TP: Yes, the Holocaust and the gulags, as well as what happened in Poland and in Ukraine on both sides. It is a very difficult question, because during the period you mentioned our demonic side was in charge of large areas of our planet. Both Communists and Nazis rejected God and divinized our species. We saw the consequences. The writers who describe them the best are those who remain as understated as possible. This is why Vasily Grossman’s novella about the Ukraine famine triggered by Stalin (Everything Flows) is so moving: the author does not impose any conclusion, he just shows us how human beings can turn out to be.

ŁT: He has the incredible gift of empathy.

TP: Yes, empathy, but just without over-emphasizing it at any point. As for the Holocaust literature, I don’t know enough about it because I just cannot bear to read it.

ŁT: I think for example of Primo Levi.

TP: At some point I will manage to read his work. What makes the literature about the communist gulag a little bit less unbearable for me—I love Varlam Shalamov, for instance—is that it describes a savagery that did not claim to be biologically scientific. You read the old sagas and find the same primitive cruelty, except that communists expanded it immensely. What is so terrifying about the Holocaust is its systematic, bio-technological aspect. And yet the Nazis did not know anything “scientific” about Jewish or Slavic people. It was just their desire, bestial-human desire to be both savage and technologically competent. And this bodes ill for the future, given that technology grows exponentially and savagery is still around us.

As for the links between religion and political terror, let me recall the stories of two Romanians I knew well, who were arbitrarily arrested during the wave of anti-intellectual terror of the early 1960s. One of them, from Transylvania, was a very religious Byzantine Catholic. Put in prison he lost his faith. The second, a Jewish intellectual and a good friend of my parents, was asked to be a witness of the persecution in a political trial against a group of intellectuals, all of them his friends. Because he refused, he was arrested and condemned for fourteen years of prison for . . . being a Nazi. In prison, he converted and was secretly baptized. Two entirely different experiences: terror can empty you but can also give you this fullness that Charles Taylor talks about.

ŁT: In addition to “a secular age,” we can use other descriptions: “an epoch of the eclipse of God,” or, “the age of religious homelessness for many.” What would be the literary work crucial to understanding the religious anxieties of our time?

TP: Novels usually talk about things that happen just next to us, they are about parents, children, love; they look at the closest circle around us and, through it, they sometimes let us see rays coming from Divinity. Do writers who try to write on this topic, manage to do it well? I recall Ida, a Polish movie, I saw a of couple years ago. Its director admirably captured the post-Stalinist atmosphere of the mid-to-late 1950s, during the first liberalization.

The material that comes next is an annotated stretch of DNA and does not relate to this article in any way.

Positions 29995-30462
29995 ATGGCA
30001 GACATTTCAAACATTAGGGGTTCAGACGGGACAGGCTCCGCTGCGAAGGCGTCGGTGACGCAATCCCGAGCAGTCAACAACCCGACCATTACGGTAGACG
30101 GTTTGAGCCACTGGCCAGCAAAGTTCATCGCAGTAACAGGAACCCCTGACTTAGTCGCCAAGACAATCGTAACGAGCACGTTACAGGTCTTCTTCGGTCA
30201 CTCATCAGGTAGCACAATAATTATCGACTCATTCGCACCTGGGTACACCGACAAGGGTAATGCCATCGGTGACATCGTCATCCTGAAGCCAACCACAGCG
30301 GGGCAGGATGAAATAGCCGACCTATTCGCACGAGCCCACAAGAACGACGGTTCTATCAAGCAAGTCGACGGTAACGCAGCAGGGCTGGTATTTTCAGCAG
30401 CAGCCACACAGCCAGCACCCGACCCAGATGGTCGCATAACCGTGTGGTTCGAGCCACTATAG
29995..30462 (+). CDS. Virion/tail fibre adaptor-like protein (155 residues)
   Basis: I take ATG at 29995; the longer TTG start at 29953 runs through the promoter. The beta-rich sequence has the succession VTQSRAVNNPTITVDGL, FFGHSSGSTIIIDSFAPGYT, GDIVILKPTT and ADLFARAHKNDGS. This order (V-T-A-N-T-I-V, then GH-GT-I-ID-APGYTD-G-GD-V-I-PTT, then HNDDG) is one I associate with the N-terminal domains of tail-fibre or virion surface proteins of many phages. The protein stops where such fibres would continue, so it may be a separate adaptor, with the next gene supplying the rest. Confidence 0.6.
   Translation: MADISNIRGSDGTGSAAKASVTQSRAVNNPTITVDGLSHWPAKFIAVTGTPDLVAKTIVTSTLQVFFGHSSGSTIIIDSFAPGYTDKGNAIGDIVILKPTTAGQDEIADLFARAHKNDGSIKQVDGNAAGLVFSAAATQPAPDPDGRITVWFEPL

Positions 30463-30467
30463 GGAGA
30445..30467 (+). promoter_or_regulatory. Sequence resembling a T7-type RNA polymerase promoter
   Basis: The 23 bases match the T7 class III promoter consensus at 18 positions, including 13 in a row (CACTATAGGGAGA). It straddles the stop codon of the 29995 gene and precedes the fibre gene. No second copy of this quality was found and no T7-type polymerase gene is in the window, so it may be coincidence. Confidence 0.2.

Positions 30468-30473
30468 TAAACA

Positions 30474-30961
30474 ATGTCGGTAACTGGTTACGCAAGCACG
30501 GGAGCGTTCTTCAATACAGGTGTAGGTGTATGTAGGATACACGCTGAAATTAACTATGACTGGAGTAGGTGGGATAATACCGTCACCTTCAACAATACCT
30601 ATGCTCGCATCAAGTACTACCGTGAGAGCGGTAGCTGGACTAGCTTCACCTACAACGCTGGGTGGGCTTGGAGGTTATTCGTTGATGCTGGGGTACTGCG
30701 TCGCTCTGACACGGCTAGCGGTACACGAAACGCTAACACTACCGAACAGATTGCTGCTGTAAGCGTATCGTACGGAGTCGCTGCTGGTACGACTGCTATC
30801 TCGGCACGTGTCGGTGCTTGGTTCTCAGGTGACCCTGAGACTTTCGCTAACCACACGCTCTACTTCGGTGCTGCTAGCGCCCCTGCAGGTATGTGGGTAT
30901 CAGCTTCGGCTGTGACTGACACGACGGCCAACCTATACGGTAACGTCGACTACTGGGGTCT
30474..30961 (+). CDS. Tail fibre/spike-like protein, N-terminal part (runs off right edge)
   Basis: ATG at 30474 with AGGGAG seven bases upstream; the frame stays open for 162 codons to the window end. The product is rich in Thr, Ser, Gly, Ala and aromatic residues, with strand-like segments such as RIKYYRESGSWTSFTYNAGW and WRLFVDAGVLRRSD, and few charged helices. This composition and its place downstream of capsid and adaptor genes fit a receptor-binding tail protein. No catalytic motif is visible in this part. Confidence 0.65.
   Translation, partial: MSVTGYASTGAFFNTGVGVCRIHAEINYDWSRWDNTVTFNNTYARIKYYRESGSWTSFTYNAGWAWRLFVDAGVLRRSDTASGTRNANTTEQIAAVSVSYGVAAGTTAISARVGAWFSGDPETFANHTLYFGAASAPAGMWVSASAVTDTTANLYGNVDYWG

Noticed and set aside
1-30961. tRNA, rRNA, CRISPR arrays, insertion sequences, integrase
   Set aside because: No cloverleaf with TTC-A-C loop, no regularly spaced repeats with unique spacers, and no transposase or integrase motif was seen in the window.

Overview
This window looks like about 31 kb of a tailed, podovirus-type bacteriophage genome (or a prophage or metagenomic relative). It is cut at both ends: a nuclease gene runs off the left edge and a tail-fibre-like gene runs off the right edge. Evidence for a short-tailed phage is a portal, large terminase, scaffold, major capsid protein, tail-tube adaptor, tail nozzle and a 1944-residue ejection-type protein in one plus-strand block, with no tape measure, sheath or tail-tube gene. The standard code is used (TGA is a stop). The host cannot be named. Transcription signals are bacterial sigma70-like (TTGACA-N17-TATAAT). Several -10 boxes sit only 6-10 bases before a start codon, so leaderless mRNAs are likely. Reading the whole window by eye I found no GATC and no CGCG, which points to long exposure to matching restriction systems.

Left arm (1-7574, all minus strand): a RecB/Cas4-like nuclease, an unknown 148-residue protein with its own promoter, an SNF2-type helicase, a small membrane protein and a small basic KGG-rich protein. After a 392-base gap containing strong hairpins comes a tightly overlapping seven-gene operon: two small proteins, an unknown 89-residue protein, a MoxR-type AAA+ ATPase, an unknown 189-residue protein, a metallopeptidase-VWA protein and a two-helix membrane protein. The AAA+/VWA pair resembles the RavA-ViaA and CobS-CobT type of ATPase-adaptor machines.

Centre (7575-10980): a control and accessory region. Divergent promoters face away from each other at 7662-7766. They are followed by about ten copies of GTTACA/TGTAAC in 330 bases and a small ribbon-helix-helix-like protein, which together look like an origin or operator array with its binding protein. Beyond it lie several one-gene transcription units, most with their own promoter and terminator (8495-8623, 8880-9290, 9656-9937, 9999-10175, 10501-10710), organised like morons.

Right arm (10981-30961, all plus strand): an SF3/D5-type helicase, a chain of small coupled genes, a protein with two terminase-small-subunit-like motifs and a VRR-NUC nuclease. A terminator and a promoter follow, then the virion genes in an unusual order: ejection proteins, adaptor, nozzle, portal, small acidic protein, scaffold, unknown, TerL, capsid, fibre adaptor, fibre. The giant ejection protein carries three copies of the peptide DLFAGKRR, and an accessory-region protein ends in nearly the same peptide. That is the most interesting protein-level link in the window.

Young Ida’s aunt, a powerful communist prosecutor, had lost her important job and survived as a second tier judicial bureaucrat. Without going into all details of this beautiful movie, let me just mention the music—not the ideas, the music. In the final scene, when young Ida, who, having decided to devote her life to Christ, feels happy and free, we hear a Bach theme: Jesu, joy of man’s desiring (played by Alfred Brendel). And when her aunt, the former Stalinist prosecutor, decides to put an end to her life, she switches on a vinyl record which plays the beginning of the Jupiter symphony by Mozart (Symphony no. 41). Jupiter, the pagan god.

ŁT: What are you currently working on?

TP: The title of my next book will be How to Listen to Literature. You already know its content: our whole conversation was about it. Thank you so much for your wonderful questions. 

EDITORIAL NOTE: A version of this interview has appeared in Literatura a religia: wyzwania epoki świeckiej, Tom 1: Teorie i metody, eds. Ł. Tischner, Ł. Garbol (Wydawnictwo Uniwersytetu Jagiellońskiego, Kraków 2020).

Featured Image: Taken by Adam Jones, Communist Memorabilia - Tbilisi - Georgia, taken on 11 June 2015; Source: Wikimedia Commons, CC BY-SA 2.0.


Thomas Pavel

Thomas Pavel is the Gordon J. Laing Distinguished Service Professor Emeritus in Romance Languages and Literature, Comparative Literature, the Committee on Social Thought, Fundamentals, and Creative Writing at the University of Chicago. He is the author of many books in several languages, most recently The Lives of the Novel.